I did hear that. raid-1 only needs to do 2 writes for a simple partial stripe-update.
raid-5 needs to perform 2 read adn 2 writes, and it has to wait for the data read to be able to do the writes. Thus it is (a lot) slower.

For large sequential reads, raid-5 may outperform raid-1 because there is one extra spindle to do track read ahead.
Yes there are more spindles in the raid-1 case, but there are competing over the same job and the result may be a distortion to read aheads.

Michael>> As for the Compaq 431, check your HBA MHz on the controller. You can get 32 and 64 MB transfer rates.

There may be some confusion here.
The PCI bus can be 33 or 66 Mhz times 64-bit wide for a max peak speed of 266 MB/s
See for example:
http://en.wikipedia.org/wiki/PCI-X
And:
http://h18004.www1.hp.com/products/quickspecs/10427_div/10427_div.html

Hope this helps someone,
Regards,
Hein van den Heuvel
Hein van den Heuvel
Honored Contributor

Re: raid5 performance

>> I'd surly get better results with software RAID. Am I doing something wrong or it just works this way? Thanks in advance,

Btw... how come you mention SW raid.
Is that what you are using, or just an alternative being considered.
The replies so far have assumed you used HW assist raid as per 431 offerings.

IF you are using SW raid, then your the oberserved speeds are pretty much those to be expected!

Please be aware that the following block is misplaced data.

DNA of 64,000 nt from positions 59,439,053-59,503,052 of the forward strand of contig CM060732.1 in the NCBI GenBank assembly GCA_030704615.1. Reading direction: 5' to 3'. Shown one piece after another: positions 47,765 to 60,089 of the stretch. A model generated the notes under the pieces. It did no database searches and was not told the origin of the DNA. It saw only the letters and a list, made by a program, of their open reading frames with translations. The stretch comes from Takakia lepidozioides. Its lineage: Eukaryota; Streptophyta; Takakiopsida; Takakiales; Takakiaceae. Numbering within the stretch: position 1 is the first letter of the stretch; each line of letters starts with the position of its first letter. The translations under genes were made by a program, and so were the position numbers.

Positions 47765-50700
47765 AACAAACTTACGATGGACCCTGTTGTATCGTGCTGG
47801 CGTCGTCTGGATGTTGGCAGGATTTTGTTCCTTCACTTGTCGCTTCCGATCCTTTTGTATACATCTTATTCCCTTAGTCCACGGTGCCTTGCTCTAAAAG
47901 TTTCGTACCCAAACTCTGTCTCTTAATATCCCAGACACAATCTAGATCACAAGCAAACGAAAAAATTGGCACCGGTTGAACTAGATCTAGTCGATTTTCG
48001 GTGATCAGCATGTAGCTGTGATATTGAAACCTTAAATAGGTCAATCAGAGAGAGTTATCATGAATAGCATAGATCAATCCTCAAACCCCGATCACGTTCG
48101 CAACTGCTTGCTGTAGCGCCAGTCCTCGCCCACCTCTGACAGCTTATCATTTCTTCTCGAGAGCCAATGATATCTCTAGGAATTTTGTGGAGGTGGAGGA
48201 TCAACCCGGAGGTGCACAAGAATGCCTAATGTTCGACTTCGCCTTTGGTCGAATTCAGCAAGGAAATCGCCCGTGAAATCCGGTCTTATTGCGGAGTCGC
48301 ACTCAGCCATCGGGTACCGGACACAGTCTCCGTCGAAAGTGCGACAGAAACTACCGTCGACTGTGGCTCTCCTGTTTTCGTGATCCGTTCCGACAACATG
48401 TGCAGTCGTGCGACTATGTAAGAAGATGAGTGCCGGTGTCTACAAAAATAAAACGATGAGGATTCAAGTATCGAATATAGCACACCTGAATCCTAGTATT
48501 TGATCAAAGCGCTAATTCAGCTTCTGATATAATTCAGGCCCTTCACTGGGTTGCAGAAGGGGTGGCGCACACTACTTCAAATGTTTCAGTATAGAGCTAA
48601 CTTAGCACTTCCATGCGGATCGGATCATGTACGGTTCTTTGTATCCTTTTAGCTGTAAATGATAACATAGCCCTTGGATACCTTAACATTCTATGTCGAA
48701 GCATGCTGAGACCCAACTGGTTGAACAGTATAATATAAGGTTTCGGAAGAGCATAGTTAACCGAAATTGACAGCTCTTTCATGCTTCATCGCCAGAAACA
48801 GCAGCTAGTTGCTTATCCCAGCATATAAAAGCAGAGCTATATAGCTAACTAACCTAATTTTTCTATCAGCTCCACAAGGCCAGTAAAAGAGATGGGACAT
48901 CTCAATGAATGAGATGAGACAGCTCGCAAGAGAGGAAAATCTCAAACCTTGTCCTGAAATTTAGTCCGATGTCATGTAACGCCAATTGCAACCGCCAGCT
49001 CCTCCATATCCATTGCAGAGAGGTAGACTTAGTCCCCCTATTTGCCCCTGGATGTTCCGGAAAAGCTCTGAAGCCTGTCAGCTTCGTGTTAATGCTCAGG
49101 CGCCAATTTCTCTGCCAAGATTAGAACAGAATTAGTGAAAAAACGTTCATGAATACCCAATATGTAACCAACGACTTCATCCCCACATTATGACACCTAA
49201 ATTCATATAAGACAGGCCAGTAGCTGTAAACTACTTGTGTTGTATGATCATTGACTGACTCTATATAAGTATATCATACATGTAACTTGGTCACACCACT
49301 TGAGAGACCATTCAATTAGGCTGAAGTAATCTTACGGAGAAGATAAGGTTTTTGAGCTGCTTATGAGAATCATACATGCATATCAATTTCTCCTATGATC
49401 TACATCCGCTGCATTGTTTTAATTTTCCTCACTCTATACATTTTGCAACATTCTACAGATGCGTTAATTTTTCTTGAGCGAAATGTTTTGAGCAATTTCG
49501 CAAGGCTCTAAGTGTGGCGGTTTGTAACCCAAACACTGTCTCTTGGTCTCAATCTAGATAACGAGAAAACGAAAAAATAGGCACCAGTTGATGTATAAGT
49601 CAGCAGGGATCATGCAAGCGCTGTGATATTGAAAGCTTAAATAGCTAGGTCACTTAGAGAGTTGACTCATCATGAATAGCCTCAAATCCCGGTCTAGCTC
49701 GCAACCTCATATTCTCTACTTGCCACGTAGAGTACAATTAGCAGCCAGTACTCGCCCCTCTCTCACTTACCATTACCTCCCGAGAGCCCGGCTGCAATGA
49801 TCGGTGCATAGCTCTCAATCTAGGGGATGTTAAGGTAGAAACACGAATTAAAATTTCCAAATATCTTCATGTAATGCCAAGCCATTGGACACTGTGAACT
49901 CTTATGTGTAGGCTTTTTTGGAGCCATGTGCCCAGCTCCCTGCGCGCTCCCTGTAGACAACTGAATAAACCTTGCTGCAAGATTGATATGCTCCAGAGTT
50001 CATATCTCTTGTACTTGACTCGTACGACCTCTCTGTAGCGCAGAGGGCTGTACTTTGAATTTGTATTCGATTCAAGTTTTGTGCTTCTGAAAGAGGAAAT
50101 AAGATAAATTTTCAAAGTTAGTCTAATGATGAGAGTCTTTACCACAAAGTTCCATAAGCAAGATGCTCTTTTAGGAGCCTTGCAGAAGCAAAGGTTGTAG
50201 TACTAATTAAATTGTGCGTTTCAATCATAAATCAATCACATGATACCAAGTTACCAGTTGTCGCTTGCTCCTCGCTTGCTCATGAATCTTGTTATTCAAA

Hein.



grobelny
Occasional Advisor

Re: raid5 performance

No, I'm not using using SW RAID on this hardware. It was just an observation made on other, quite different machines. I guess that on SA431 alone I wouldn't get better results with SW RAID since the bus seems to be limited to 80 MB/s (why? I don't know). But if I distributed the disks across the other two channels of standard Ultra2 controller I would certainly get better speeds. Which is more complicated, but viable option.
Guido W!tty
Occasional Contributor

Re: raid5 performance


Hola,
i have some problems with write speeds also.
Done a test with a 7 GB file.

copy from server 1 to server 2

with 100MB lan speed: 12 min. 50 sec
with 1000MB lan speed: 13 min. 42 sec

The free RAM in server 2 start at 1 GB and the server says it needs 5 minutes to copy.
After 6 minutes the free RAM drop to 20 MB!!! and the copy time ingrease to 15 minutes.

After the task was done, the free RAM slowly climed up to 900 MB.

hardware:

2 x :
ML 350 G3
2003 server std SP II (clean install)
1 GB RAM
compaq 431 array controller
5 x 18.2 GB UW 3 SCSI in RAID 5 (4 + spare)
GB switch
newest firmware + drivers

Does enyone know how to speed thinks up?
Or do i need RAID 1 ?

In the future it is gonna be a file server, so i need some speed ;-)

Regards,
Guido